The Noble Eightfold Path (also called the Middle Way, or the Threefold Way) is the fourth part (magga) of the Four Noble Truths . It gives Buddhists a path they can follow to end suffering. The Noble Eightfold Path is also known as the Threefold Way as it contains the three basic aspects of Buddhist life, which are ethics, meditation and wisdom. Each part of the Noble Eightfold Path falls within one of the elements of the Threefold Way:
|The Threefold Way||The Noble Eightfold Path|
|1. Ethics||1. Right action (behaving in a skilful way and not harming others)|
|2. Right speech (speaking truthfully)|
|3. Right livelihood (earning a living in a way that doesn’t cause suffering or harm to others)|
|2. Meditation||4. Right mindfulness (being aware of yourself and the emotions of others)|
|5. Right effort (putting effort into meditation and positive emotions)|
|6. Right concentration (developing focus so that you are able to meditate)|
|3. Wisdom||7. Right view/understanding (remembering that actions have consequences)|
|8. Right intention (being clear about following the Buddhist path)|
How its relevant today
- The COVID pandemic bears testimony to the fact that the complexities of the modern world carry with them more uncertainties and crises. The threats of bioterrorism, climate change, global warming, radicalism, extremism, etc, are shaking the conscience of humanity. Since time immemorial, mankind has built up the capability to control natural resources. The greed and impatient attitude towards utilising these resources have created an imbalance. Reacting to this, nature is more vigorously attacking humanity. The Buddha’s method of introspection and awakening shows the path in these troubling times.
- The Buddha’s lesson of “Atma Dipo Bhava” — every man can be a light unto himself, a saviour of himself through personal efforts — is apt to alter the individualist approach.
- For liberation, Buddha provided an eightfold road, or the middle method. Wisdom (correct understanding and intention), Ethical Conduct (proper speech, conduct, and livelihood), and Meditation are the three pillars of the eightfold path (right effort, mindfulness and concentration).
- According to Buddha, the fundamental causes of suffering are greed and desire, ignorance or delusion, and hatred and destructive tendencies.
- In his teachings, the Buddha emphasised that the only way to free oneself from attachments such as greed, desire, ignorance, delusion, hatred, and destructive urges is to free oneself from attachments such as greed, desire, ignorance, illusion, hatred, and destructive urges.
- Right understanding and intention can pave the way for knowledge and free individuals from delusion and ignorance.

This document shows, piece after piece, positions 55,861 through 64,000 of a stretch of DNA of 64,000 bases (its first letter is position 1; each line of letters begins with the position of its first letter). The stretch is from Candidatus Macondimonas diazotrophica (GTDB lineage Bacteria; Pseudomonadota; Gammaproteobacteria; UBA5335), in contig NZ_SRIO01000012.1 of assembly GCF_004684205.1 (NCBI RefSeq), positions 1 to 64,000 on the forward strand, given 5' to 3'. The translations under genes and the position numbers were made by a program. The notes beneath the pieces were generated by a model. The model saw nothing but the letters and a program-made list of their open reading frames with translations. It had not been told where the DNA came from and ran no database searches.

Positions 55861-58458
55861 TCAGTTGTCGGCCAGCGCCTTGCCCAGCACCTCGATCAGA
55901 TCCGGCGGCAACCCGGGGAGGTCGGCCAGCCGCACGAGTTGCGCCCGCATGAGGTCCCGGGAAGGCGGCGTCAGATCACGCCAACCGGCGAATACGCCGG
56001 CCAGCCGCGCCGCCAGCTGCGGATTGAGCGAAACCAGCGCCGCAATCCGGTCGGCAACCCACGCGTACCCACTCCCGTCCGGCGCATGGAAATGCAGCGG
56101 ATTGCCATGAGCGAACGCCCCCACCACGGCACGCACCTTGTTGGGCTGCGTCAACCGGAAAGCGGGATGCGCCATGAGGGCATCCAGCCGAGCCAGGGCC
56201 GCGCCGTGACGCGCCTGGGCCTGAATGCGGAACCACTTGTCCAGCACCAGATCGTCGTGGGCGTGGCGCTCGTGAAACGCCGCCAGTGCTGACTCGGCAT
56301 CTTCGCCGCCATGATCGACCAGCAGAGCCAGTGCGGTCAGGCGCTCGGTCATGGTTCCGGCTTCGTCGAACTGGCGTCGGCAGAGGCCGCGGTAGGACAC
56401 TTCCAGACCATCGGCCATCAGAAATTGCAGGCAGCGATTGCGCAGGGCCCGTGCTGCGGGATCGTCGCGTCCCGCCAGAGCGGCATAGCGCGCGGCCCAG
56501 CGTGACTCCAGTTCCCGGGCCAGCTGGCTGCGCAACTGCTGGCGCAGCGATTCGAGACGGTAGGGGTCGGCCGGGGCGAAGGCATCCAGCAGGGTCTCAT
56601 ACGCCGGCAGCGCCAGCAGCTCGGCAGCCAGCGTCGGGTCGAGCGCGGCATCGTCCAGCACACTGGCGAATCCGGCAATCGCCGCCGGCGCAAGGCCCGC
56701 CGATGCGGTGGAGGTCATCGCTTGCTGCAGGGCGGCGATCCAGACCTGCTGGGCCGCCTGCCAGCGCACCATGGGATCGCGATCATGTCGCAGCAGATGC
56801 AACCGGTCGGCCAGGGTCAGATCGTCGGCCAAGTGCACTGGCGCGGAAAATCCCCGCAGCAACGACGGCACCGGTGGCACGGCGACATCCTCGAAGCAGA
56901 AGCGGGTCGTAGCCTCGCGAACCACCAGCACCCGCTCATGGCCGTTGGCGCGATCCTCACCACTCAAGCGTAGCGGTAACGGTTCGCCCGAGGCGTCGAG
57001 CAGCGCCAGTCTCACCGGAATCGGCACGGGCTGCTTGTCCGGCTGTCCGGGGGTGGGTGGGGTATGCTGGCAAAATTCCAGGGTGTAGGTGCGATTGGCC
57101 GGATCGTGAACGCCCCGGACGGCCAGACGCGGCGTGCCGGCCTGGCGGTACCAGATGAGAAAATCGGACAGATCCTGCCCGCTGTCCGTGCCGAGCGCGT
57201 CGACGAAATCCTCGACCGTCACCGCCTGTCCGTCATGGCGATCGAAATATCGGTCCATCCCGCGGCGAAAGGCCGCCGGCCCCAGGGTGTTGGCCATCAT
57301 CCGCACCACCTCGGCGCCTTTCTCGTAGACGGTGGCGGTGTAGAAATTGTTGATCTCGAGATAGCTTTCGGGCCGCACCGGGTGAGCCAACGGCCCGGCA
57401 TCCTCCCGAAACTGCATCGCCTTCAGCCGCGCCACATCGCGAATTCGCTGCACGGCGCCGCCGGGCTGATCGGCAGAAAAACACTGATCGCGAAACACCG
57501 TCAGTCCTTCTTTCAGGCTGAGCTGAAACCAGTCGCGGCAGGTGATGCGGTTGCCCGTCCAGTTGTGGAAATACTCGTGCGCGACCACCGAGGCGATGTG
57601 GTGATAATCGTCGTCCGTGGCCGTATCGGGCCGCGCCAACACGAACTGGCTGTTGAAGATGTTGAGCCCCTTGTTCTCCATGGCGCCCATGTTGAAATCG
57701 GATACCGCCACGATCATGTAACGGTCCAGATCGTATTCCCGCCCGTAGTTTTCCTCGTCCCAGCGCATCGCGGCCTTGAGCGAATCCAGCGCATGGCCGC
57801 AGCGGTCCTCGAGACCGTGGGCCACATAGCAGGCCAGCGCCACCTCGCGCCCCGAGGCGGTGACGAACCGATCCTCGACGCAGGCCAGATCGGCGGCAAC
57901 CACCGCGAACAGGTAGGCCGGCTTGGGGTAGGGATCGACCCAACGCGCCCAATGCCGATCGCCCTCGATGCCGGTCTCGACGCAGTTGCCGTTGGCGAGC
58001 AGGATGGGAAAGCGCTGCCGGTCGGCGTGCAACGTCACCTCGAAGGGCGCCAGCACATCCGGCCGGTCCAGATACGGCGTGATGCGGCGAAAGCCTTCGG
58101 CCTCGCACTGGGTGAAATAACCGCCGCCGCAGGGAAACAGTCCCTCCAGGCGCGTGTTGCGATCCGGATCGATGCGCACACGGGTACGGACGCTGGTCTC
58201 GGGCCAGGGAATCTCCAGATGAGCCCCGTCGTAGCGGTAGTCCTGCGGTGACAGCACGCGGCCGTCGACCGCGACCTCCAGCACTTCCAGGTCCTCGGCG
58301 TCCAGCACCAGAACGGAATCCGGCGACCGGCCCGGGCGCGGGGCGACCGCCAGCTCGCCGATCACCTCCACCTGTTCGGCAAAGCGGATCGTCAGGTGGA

- Right speech has the power to free people from hatred that is promoted over the world in the name of race, nationality, religion, and other factors.
- Right action and livelihood can free society from corruption, ensure food and water security, and increase economic opportunity and employment, resulting in widespread prosperity.
- Right effort, mindfulness and concentration can ensure mental peace and enrich moral and cultural values.
- Loving-kindness, a meditation practice, which brings about positive attitudinal changes as it systematically develops the quality of ‘loving-acceptance’. Friendship, compassion, appreciative joy, and equanimity are four qualities that are produced by loving-kindness. This has the potential to make societies more inclusive and compassionate to those who are marginalised.
- His teachings find reflection in the globally-accepted Gandhian ethos. On various international platforms, India has shown that need, not greed is the guiding principle for the judicious use of limited natural resources. India has called for a global people’s movement to bring about behavioural change to reduce humanity’s carbon footprint and achieve the UN’s Sustainable Development Goals with shared responsibility.
- The “right livelihood” for a post-Covid world- COP26- Global leaders have made commitments to make Mother Earth a sustainable planet, to mitigate global warming, protect vulnerable communities and natural habitats, mobilise finance and work together to deliver on these promises.
- In the ongoing global fight against the corona pandemic, India is leading from the front. India has emerged as the pharmacy of the world by helping out the 123 needy countries by supplying hydroxychloroquine and other medical assistance.
- The most important part of the Buddha’s teachings is bhavana, or meditation. It refers to mental conditioning. Everything, according to Buddha, originates in man’s thought.
The influence of Buddhist ideas and symbols on our democracy is both profound and visible. In the Lok Sabha, above the chair of the Speaker are inscribed the words, “Dharma Chakra Pravartanay”, which means ‘“setting in motion the wheel of righteousness”. The Preamble of the Constitution enshrines the principals of liberty, equality and fraternity, whose roots can be traced to Buddhist teachings. In his essay, ‘The Ancient Regime— the State of the Aryan Society’ B R Ambedkar writes: “Buddhism was a revolution. It was as great a Revolution as the French Revolution. Though it began as a religious revolution, it became more than a Religious revolution. It became a Social and Political Revolution.” As Tibetan spiritual leader the Dalai Lama put it, “the twentieth century was a century of conflict and violence; now we all need to cooperate to see that the twenty-first century is a century of peace and discourse.”
How to structure:
- Explain about Buddha’s eight fold path
- Examine how it can be used now, especially after the adversities of the pandemic